Regulate Covid treatment costs at private hospitals, orders Supreme Court
Concerned at high costs of treatment deterring Covid-19 patients from getting admitted at private hospitals across the country, the Supreme Court on Tuesday directed the Centre to use its vast powers under the Disaster Management Act (DMA) to direct States to regulate this cost.
The court’s direction cane while hearing a PIL filed by a lawyer Sachin Jain who flagged the exorbitant costs charged for treatment of Covid-19 at private hospitals.
He stated that in such a situation where the country was battling a pandemic, even the private hospitals are duty-bound to provide treatment at subsidized rates.
A three-judge bench headed by Chief Justice of India (CJI) SA Bobde which heard the PIL said, “These are matters having far-reaching implications. To what extent cost becomes a prohibiting factor for access to medical care is an issue we are concerned about.”
The CJI-led bench directed the Union Health Ministry officials to meet representatives of hospital federations along with the petitioner Sachin Jain on July 16. The bench, also comprising Justices R Subhash Reddy and AS Bopanna said, “At the meeting, the Union government may consider what directions are necessary to be passed to States using its power under the DMA. An appropriate decision shall be taken within a week and be placed before this Court for approval.”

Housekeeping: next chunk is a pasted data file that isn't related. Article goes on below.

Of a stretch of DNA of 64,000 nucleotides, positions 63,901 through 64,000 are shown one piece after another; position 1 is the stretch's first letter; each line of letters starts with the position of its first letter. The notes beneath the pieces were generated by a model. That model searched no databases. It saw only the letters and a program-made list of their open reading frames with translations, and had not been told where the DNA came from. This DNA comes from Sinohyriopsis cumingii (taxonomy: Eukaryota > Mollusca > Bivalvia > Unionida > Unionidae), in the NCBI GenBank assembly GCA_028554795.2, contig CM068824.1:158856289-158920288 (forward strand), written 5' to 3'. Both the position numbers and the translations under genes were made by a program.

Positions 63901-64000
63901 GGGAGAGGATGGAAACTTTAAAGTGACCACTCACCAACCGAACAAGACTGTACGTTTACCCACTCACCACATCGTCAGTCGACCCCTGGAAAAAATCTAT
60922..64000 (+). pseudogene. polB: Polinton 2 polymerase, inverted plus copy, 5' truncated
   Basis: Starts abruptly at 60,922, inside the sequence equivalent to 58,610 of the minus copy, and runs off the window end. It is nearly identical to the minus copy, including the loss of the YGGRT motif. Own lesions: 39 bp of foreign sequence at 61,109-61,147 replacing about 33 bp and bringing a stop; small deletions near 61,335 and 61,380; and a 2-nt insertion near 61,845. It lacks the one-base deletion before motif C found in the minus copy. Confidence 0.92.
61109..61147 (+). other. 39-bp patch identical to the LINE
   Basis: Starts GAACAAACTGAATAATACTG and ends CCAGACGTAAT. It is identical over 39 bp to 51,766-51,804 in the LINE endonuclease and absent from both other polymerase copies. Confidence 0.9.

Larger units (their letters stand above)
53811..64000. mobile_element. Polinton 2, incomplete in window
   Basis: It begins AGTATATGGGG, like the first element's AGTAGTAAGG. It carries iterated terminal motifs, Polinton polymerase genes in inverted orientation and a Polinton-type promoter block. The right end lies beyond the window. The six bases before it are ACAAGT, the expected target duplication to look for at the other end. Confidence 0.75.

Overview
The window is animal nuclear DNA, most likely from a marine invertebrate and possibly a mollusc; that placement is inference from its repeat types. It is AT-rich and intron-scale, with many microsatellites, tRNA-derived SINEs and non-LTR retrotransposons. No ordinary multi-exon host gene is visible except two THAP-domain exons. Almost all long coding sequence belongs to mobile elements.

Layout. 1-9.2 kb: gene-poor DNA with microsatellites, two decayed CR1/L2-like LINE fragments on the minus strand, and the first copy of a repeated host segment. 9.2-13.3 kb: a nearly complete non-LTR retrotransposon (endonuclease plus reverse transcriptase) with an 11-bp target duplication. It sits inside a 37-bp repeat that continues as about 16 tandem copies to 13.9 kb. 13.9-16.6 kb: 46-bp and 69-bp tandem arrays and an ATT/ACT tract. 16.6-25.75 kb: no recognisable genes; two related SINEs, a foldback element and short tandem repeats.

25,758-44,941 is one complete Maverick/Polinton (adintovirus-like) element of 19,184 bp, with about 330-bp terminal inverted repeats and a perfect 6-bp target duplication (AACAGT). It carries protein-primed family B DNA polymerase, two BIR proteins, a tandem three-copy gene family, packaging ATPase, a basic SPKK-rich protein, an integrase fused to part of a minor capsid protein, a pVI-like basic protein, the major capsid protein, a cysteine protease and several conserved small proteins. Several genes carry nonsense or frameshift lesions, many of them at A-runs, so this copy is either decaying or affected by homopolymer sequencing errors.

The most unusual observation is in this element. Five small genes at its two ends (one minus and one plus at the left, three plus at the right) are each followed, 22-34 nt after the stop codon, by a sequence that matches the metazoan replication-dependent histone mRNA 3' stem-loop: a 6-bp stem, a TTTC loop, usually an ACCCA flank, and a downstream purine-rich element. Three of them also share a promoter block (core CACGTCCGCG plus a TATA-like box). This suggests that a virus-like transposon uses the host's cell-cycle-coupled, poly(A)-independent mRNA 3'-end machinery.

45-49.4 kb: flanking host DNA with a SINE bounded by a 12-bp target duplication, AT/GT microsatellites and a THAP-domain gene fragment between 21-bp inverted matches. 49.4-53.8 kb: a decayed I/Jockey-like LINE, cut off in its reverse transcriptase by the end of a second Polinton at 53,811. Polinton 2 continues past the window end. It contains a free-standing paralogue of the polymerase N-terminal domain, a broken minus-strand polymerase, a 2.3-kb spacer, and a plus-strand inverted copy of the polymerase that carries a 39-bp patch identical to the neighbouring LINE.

The issue of subsidized treatment for Covid-19 patients at private hospitals has been engaging the attention of the top court for over two months. Initially, the Court had asked the Centre if private hospitals that got land at cheap rates should be made liable to treat Covid-19 patients for free. The Centre informed the Court that such a direction from the top court is being implemented by reserving beds for economically weak patients in out-patient and in-patient wards. The Court even suggested if private hospitals could charge the same fees from Covid-19 patients as prescribed by the Government under Ayushman Bharat scheme.
Solicitor General Tushar Mehta appearing for Centre explained that health is a state subject and states can ask private hospitals to regulate cost based on local conditions and availability of resources. As of now, nobody knows how long the pandemic will last and whether hospitals can maintain enough resources till then, Mehta said.
Senior advocate Harish Salve representing Healthcare Federation of India said, “It’s not that hospitals are making great money. People are scared to visit hospitals so footfall has dropped. We have signed agreements with state governments for reserving beds for Covid-19 treatment. In Maharashtra 80 per cent beds are taken by the Government. In addition there are several central government health schemes under which private hospitals are providing free or subsidized treatment. Hospital system is reeling under tremendous financial burden.”
The petitioner pointed out that some private hospitals charged Rs 30-40 lakh for treating the pandemic which is excessive. Salve said that people who can afford should not mind as insurance companies will foot their bills. The Court asked Salve, “Are you assuming that most people in the country have health insurance policy?”
The Court was convinced that a blanket order cannot serve the intended purpose. It was then that the Court felt that a solution should be devised by the Centre after taking a look at the prevailing models of treatment in every state. The bench is expected to take up the matter for hearing next week.